CS380L: Advanced Operating Systems

Lab #2

User-level file system

The goal of this assignment is to create a user-level networked file system

Download and install FUSE. Write a simple networked file system. During the mount, you should specify the remote server name. Use a different physical machine for client and server. Make sure the remote system is one to which you can ssh. Whenever you get a request for a file, copy the entire file (using scp or sftp or libssh, hence the need for ssh access) from the remote server and cache it in /tmp or /var/tmp, then service the requests locally.  Copy modified files back when the file is closed. You may use rcp or another alternative to scp for the file transfer.

Compare your file system to NFS. Design an experiment that shows the performance advantage and disadvantage of this scheme relative to NFS.   We believe that you can find some scenario where your FS is significantly faster than NFS, and some other scenario where NFS is significantly faster. Therefore, it's fine to use different setups for NFS and your FUSE fs. Your writeup should contain at least one graph, but probably more.

Explain what FUSE calls you implement, and what you do for each call

Make sure your implementation can run the following program properly.  It is most useful if foo exists.  You should write and read the same number of bytes.

#include <sys/types.h>
#include <sys/stat.h>
#include <fcntl.h>
#include <unistd.h>
#include <stdio.h>
#include <assert.h>

main() {
   int fd0 = open("foo", O_RDWR);
   int fd1 = open("foo", O_RDONLY);
   char buf[100];
   buf[0] = 9;
   buf[1] = 81;
   buf[2] = 'A';
   buf[3] = 'q';
   buf[4] = '0';
   int nb0 = write(fd0, buf, 100);
   int nb1;
   nb1 = read(fd1, buf, 100);
   assert(buf[0] == 9);
   assert(buf[1] == 81);
   assert(buf[2] == 'A');
   assert(buf[3] == 'q');
   assert(buf[4] == '0');
   printf("Wrote %d, then %d bytes\n", nb0, nb1);
   return 0;

Please report how much time you spent on the lab.


If you use ssh/scp, you probably want to put your public key in your authorized_keys file or run ssh-agent so you aren't prompted for a password on every file system transaction.

You can use stat on the server to implement getattr, but you might want to consider a helper program to simplify parsing.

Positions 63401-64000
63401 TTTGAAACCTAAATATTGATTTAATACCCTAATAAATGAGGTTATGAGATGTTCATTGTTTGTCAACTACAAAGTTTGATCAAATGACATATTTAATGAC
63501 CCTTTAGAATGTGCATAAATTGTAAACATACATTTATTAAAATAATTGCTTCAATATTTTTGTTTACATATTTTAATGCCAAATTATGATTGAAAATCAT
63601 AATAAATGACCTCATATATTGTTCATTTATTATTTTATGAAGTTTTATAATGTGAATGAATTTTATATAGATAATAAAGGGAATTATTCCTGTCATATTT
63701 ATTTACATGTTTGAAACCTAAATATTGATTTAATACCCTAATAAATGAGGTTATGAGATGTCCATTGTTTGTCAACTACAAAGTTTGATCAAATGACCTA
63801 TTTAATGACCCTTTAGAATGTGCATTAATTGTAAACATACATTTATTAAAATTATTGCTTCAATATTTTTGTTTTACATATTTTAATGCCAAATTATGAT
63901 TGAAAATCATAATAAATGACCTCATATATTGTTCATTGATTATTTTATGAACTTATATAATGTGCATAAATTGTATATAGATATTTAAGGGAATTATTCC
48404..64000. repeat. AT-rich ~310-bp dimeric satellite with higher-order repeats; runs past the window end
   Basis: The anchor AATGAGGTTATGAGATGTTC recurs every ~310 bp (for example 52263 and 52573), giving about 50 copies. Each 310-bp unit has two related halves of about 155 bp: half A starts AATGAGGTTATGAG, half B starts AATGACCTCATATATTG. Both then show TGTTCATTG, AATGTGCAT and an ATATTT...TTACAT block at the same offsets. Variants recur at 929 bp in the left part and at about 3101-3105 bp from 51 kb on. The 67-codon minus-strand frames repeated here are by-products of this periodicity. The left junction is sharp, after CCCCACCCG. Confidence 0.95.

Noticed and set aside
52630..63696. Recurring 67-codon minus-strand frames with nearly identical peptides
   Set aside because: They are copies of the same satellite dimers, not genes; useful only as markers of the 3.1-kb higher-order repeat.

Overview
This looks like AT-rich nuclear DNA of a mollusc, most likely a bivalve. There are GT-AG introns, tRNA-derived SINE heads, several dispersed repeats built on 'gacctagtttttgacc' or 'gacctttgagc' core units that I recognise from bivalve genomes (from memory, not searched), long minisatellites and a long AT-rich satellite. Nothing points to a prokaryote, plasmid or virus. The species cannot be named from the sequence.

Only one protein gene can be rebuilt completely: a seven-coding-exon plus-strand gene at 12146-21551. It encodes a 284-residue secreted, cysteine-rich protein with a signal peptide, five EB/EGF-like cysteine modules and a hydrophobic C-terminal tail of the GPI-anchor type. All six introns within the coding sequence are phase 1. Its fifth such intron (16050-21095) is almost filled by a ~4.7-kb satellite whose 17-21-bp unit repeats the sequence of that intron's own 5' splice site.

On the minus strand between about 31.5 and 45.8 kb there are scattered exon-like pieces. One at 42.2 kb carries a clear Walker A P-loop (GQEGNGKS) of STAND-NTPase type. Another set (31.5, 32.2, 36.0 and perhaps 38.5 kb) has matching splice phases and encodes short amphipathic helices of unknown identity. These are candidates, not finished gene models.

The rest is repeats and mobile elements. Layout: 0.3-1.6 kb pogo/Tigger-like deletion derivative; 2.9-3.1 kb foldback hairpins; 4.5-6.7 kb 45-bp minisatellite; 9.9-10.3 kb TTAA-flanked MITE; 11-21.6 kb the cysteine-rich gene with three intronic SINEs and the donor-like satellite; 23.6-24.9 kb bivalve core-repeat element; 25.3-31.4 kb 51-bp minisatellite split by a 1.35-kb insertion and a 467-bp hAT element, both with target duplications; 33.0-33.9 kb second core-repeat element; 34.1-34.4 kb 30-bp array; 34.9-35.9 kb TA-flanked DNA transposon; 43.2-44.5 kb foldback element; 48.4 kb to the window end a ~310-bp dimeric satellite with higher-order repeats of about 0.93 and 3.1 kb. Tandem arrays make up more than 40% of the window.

Here are some links that explain FUSE and even provide sample code.

If you don't have two machines under your control, we suggest you to use 2 CS machines:

System tools

These exercises are meant to introduce you to certain system tools that you might find useful.

A) Type the following lines (including newlines).  ^D means Ctrl-D.  Please hand in the file session_record, and describe what you learned from the experience.

script session_record

strace cat - > new_file

hi mom


B) Type the following lines. What kind of devices do you see listed?   Sometimes you can use this trick to debug a lack of audio output.  One program might hold /dev/dsp open while another program tries to write to it.  DO NOT hand in the output of this command.

lsof | grep /dev

C) Use ifconfig to figure out the name of the interface your machine is using to communicate externally (from now on this interface will be referred to as <eth0>).

Use tcpdump to start recording packets on <eth0> and write them to a file (<packetfile>).

Next execute sudo dhclient -r to release your machine's current DHCP lease.

Then use sudo dhclient <eth0>, and once this command completes stop recording packets. (You can repeat the process of releasing and reacquiring an address a few times if you would like.)

Next use tcpdump to inspect the packets you have recorded in <packetfile> (if you have trouble recording the packets from your system we have also provided this file: tcpdump.out) and answer the following questions:

Are DHCP messages sent over UDP or TCP?

What is the link-layer (e.g., Ethernet) address of your host? (Feel free to obscure the last couple bytes for privacy's sake)

What is the IP address of your DHCP server?

What is the purpose of the DHCP release message? Does the DHCP server issue an acknowledgment of receipt of the client's DHCP request? What would happen if the client's DHCP release message is lost?

NOTE: Some material in part C of this lab was borrowed from "Computer Networking: A Top Down Approach" by Ross and Kurose.

Your code is subject to visual inspection and should be clean and readable. Points will be deducted if your code is too hard to follow. Your code should follow best practices, for example avoiding arbitrary constants and checking error codes.